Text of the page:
> > HTTP header delimiters called out as a particular area of note:
> > > The line terminator for message-header fields is the sequence CRLF.
> > > However, we recommend that applications, when parsing such headers,
> > > recognize a single LF as a line terminator and ignore the leading CR.
> > 
> > After deploying Tomcat 8.5.53 in our environment, we noticed that our
> > hardware load balancers were sending malformed requests of the following
> > format to perform host liveness checks against our app servers:
> > GET /foo HTTP/1.0\nHost: host.example.com \nConnection: Close\r\n\r\n
> > 
> > We are able to correct these requests (thankfully) but this behavior wasn't
> > called out in the Tomcat release notes. It also represents a stricter
> > interpretation of RFC 2616 than other major web server software, so I
> > figured I'd at least flag it here.
> 
> I can't find similar in https://tools.ietf.org/html/rfc7230#section-3.1.1
> 
> RFC 2616 is obsolete.

I'm aware. This still runs counter to the robustness principle, no?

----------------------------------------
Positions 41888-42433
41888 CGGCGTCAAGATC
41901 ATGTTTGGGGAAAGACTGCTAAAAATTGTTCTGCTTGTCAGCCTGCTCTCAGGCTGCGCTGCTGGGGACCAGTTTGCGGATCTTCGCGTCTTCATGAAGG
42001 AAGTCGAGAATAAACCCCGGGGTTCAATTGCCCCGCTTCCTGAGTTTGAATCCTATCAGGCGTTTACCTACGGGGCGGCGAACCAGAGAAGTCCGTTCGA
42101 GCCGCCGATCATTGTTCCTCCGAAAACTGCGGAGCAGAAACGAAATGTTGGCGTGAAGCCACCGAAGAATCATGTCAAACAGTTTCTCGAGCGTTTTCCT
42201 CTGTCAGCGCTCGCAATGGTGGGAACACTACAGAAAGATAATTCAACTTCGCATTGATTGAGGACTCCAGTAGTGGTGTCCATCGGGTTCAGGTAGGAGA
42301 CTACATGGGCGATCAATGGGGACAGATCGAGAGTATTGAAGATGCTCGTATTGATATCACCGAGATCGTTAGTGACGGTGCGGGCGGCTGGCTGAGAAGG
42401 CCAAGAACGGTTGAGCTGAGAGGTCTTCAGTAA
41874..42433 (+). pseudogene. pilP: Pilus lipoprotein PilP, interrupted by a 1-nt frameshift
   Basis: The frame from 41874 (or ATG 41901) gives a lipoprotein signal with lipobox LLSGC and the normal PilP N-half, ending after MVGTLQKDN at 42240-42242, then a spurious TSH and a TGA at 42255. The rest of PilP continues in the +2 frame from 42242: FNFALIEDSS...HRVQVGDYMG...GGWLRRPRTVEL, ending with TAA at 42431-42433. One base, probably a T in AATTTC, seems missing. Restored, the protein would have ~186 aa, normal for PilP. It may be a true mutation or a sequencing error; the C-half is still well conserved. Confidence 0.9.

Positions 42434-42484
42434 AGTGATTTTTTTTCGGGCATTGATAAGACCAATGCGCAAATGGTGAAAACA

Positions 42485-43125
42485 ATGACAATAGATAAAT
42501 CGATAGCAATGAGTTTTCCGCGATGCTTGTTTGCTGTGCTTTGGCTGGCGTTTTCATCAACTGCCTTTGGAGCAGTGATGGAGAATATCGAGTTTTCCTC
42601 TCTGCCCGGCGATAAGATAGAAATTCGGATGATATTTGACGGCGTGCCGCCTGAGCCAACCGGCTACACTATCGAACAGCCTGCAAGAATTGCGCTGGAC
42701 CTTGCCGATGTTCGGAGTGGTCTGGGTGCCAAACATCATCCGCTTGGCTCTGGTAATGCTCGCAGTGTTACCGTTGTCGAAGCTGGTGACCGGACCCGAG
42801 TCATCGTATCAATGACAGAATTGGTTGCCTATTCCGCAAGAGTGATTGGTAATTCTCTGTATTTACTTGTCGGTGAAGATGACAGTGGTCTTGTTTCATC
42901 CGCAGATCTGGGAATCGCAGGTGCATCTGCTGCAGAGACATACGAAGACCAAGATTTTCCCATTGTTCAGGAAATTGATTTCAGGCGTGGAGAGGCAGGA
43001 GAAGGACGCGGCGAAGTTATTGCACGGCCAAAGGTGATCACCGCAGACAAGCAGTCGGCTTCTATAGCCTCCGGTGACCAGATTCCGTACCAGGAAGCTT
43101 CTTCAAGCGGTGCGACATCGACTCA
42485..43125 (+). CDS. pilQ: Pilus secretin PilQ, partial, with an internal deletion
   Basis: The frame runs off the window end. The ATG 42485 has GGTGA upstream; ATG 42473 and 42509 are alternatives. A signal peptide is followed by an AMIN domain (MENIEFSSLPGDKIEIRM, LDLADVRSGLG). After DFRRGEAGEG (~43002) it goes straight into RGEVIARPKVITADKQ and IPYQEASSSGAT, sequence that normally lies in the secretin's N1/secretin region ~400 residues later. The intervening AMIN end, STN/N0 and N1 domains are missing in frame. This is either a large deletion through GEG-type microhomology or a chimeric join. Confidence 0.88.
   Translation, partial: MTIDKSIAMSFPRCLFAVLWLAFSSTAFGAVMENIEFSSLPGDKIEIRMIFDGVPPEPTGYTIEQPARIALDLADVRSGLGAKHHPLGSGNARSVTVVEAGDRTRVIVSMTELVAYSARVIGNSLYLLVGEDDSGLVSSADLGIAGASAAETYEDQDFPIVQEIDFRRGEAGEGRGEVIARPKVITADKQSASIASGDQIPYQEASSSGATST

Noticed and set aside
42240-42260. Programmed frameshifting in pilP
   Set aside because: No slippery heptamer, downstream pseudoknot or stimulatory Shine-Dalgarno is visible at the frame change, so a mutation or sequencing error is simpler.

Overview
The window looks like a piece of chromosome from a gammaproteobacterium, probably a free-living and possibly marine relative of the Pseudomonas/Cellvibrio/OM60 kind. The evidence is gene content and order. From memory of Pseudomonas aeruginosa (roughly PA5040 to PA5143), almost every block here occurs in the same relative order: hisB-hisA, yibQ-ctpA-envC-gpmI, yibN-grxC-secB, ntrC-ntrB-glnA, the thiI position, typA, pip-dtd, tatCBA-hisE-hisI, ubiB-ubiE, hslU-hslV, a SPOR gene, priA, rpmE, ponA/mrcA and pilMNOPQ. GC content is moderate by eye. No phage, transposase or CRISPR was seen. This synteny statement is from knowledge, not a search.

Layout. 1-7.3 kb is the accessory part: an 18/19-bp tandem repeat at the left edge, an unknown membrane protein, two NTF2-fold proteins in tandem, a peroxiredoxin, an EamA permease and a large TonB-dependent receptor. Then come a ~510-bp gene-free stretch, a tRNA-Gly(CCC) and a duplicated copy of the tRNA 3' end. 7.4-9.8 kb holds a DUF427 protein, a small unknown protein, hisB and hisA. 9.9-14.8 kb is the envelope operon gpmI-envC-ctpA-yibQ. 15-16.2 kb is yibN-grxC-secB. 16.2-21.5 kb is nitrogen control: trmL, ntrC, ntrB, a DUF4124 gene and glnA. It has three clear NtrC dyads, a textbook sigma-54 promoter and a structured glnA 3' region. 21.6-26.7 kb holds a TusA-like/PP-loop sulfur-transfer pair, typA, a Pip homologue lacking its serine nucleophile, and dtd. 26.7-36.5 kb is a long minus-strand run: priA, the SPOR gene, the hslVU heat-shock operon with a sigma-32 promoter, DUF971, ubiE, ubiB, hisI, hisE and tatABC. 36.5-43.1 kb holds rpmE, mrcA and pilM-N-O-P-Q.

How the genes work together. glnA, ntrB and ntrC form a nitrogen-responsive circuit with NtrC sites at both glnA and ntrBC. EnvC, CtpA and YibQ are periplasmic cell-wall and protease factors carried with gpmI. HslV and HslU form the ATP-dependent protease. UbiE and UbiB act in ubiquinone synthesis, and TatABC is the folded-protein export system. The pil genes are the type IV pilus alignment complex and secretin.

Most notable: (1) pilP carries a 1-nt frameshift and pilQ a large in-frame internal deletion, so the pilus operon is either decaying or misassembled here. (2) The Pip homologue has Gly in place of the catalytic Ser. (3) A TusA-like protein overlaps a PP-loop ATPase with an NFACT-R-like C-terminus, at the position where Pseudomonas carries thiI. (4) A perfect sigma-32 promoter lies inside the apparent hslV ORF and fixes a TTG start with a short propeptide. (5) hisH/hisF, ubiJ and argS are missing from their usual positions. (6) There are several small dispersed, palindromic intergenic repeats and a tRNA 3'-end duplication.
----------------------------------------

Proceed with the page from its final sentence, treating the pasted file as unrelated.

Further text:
For example, the implementation is inconsistent in where it errs on the side of being strict (here) and where it errs on the side of being tolerant (allowing multiple SP or HT between tokens) even when that's similarly against spec: https://github.com/apache/tomcat/blob/ae8c82eff96990878e79691819ae941538ee62fd/java/org/apache/coyote/http11/Http11InputBuffer.java#L404
Comment 9 Xing 2020-03-23 11:07:57 UTC
I don't think the current solution resolved all the header issues.
For example, our project use Socket TCP to monitor Tomcat status like this:
"get /platform HTTP/1.0\n\n" (double \n, no \r) 

Before version 8.5.50 (same for 9.0.30), it response 302 like:
2020-03-09 21:17:12.000 CST DEBUG [18950:140054285395776] childHeartbeat: child reply=HTTP/1.1 302 ^M
Location: http://localhost:8080/platform/^M
Date: Mon, 09 Mar 2020 13:17:12 GMT^M
Connection: close^M
Server: This information has been blocked for security reasons^M
^M

With 8.5.51 (9.0.31), it no response and make my monitor always wrongly restart Tomcat.

With 8.5.53 (9.0.33), it response 400 like: